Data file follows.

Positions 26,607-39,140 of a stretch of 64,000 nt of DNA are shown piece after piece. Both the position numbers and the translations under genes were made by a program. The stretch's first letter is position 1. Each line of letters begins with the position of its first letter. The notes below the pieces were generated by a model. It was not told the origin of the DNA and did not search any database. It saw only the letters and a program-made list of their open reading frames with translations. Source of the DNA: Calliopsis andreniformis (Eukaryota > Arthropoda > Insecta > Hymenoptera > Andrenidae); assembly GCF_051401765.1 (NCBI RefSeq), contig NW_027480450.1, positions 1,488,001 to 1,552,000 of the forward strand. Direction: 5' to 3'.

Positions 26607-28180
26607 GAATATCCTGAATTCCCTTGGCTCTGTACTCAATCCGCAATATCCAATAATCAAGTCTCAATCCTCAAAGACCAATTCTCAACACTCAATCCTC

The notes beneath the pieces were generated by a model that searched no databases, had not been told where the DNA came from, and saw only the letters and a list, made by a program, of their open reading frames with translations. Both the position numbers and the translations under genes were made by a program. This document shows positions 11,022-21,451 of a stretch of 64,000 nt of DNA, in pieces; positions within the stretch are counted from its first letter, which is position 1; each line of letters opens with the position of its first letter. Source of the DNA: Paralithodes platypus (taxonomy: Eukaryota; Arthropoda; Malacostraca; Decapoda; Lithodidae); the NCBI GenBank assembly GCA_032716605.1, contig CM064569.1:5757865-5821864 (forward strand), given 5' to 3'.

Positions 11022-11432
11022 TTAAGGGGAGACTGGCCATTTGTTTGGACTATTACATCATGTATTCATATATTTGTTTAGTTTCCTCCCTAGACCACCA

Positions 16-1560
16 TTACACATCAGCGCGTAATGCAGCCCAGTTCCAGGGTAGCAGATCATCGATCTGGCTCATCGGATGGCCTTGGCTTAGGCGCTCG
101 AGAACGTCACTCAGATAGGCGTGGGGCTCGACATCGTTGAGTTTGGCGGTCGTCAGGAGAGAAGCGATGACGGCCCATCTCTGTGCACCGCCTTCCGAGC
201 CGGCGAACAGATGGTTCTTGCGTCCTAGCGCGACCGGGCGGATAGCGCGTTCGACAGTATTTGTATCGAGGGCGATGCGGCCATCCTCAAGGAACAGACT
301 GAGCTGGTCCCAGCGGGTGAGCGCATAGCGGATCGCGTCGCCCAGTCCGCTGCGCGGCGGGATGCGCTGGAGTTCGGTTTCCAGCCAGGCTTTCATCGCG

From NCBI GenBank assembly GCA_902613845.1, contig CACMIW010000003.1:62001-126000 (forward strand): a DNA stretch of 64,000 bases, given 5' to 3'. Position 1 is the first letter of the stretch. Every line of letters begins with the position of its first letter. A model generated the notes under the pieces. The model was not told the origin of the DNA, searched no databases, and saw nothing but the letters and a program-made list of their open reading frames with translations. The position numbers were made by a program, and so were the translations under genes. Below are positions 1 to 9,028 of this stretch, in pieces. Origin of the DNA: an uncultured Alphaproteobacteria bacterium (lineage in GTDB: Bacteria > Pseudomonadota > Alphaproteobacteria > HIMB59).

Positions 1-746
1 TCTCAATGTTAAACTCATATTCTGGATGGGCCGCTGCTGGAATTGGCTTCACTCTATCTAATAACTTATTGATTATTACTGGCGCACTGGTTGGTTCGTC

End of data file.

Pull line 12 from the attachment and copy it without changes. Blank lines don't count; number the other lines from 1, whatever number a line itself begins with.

From NCBI GenBank assembly GCA_902613845.1, contig CACMIW010000003.1:62001-126000 (forward strand): a DNA stretch of 64,000 bases, given 5' to 3'. Position 1 is the first letter of the stretch. Every line of letters begins with the position of its first letter. A model generated the notes under the pieces. The model was not told the origin of the DNA, searched no databases, and saw nothing but the letters and a program-made list of their open reading frames with translations. The position numbers were made by a program, and so were the translations under genes. Below are positions 1 to 9,028 of this stretch, in pieces. Origin of the DNA: an uncultured Alphaproteobacteria bacterium (lineage in GTDB: Bacteria > Pseudomonadota > Alphaproteobacteria > HIMB59).